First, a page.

One common explanation for the baffling source of the frequent radio flashes could at least go in the trash, according to Joyri van Leeuwen of Astron, the Netherlands Institute for Radio Astronomy. “It’s a puzzle,” he says.
“Fast radio bursts” were first discovered in 2007. They only last a millisecond, but in that short time as much energy is released as the Sun does in a few days. Perhaps they are explosions on so-called neutron stars: extremely compact stars less than 25 kilometers in size, but heavier than the Sun, and with a significantly strong magnetic field. Astronomers hope that research on fast radio bursts will provide more insight into nature’s most extreme form of matter.
Hundreds of such flashes have been observed since then, particularly through the relatively new Chime telescope in Canada. Most flashes are one-time, but there are also a number of frequent flashes. And one of them is called FRB20180916B (FRB stands for Radio blast), shows predictable regularity: every 16.3 days the strobe is turned on for a few days in a row; In the middle there is nothing to see.
According to Ines Pasteur-Marazuela, first author of temper natureArticle, until now it was generally believed that a blinking neutron star is accompanied by an ordinary star that orbits around it once every 16.3 days and releases a lot of gas into space. “The ‘stellar winds’ absorb the radio radiation, so that the flashes can only be seen when the normal star – which we see from our side – is behind the neutron star,” she explains.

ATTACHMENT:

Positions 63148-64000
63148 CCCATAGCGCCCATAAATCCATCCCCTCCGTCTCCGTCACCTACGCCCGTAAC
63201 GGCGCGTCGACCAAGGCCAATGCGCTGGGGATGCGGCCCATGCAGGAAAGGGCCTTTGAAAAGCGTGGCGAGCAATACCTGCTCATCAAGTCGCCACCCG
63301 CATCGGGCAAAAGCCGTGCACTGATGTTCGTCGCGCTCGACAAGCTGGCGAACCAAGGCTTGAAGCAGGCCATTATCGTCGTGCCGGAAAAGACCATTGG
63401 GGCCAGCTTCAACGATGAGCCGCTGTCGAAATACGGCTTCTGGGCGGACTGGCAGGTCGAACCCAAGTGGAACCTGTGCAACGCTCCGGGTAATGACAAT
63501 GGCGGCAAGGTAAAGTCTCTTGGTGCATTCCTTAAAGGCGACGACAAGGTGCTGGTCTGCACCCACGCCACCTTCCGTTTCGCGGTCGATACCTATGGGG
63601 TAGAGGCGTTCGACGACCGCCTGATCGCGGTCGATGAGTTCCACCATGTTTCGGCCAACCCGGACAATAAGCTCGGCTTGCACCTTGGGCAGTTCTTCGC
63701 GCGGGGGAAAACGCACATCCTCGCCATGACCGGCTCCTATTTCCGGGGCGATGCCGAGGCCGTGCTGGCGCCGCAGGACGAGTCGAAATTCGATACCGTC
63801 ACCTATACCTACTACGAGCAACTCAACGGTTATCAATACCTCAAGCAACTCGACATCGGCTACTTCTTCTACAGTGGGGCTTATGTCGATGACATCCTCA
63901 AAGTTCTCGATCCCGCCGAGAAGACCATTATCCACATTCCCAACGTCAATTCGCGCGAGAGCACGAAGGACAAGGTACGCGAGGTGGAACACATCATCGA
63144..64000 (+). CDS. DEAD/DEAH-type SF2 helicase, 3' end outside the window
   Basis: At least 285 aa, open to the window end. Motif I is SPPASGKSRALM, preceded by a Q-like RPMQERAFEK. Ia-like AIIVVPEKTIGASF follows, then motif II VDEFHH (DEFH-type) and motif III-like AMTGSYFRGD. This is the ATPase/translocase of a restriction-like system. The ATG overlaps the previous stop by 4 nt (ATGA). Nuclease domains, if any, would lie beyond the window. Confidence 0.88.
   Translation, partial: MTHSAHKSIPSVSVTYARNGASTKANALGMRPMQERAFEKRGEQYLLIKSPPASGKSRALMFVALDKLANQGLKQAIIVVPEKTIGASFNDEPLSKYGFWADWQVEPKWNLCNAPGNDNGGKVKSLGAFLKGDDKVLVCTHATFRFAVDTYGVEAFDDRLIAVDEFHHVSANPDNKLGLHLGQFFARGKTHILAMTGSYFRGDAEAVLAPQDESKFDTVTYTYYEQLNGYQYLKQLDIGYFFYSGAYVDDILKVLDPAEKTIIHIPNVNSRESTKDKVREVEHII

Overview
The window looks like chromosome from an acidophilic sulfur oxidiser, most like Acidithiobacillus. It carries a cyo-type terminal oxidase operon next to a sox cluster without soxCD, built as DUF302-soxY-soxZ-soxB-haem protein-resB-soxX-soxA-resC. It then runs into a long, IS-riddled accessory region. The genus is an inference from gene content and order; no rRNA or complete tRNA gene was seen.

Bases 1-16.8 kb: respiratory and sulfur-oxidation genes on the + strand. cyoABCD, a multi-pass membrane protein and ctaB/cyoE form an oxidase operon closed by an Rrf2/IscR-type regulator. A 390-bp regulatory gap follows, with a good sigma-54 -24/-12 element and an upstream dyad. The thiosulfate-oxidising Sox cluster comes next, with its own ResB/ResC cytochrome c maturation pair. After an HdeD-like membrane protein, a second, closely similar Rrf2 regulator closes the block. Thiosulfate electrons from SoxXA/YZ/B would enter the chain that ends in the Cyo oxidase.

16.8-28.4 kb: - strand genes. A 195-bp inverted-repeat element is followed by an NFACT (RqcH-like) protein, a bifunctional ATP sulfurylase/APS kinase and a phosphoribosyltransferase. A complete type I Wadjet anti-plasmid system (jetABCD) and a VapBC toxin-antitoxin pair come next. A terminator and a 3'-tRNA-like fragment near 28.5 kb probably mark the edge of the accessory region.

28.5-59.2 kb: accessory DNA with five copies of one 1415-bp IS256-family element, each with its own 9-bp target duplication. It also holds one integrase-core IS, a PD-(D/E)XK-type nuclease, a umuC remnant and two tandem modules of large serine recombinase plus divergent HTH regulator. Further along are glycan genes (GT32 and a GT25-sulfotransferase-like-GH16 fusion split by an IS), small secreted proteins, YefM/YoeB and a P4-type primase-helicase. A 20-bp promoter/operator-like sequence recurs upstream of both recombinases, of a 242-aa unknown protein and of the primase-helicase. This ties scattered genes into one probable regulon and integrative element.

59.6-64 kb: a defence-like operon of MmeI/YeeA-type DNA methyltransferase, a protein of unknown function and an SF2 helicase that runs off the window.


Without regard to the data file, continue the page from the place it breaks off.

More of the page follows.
But the new observations, made in conjunction with the dishes of the Westerbork Radio Telescope and the antennas of the Lofar telescope, cannot be explained by this model. Lofar looks at much lower frequencies than Westerbork, and you would expect these low-frequency flashes to be visible for a shorter period than those at higher frequencies, because they are more strongly absorbed. However, the opposite appears to be true. In fact, there is absolutely no evidence of gases being absorbed into the environment. “This is not true with the binary star model,” Pastor Marazuela said.
“Very perplexing,” says Victoria Caspi, who studies fast radio bursts with a resonance telescope. Kaspi also studied Lofar’s measurements of FRB20180916B, but was not involved in Westerbork’s observations. She’s not yet convinced that the idea of a binary star is completely gone, but she described the Nature publication as “a new piece in the puzzle. With the rapid bursts of radio, there are almost as many sudden fluctuations as the new results.”
cosmic speed camera
How can the normal behavior of a cosmic speed camera be explained? It may be a lone neutron star that rotates once every 16.3 days, Pasteur Marazuela says. If the flashes come from a small area on the star, we only see them if they point us in the right direction. The problem is that most neutron stars make tens, hundreds, or even a few thousand revolutions per minute. A rotation period of more than two weeks is improbably slow.
“FRB20180916B is probably a very exceptional specimen,” says Van Leeuwen. But I compare it to the work of neurologist Oliver Sacks: searching for very special patients provides a lot of general information about the human brain. Hopefully, this object will also teach us a lot about lesser-known radio flashes.”
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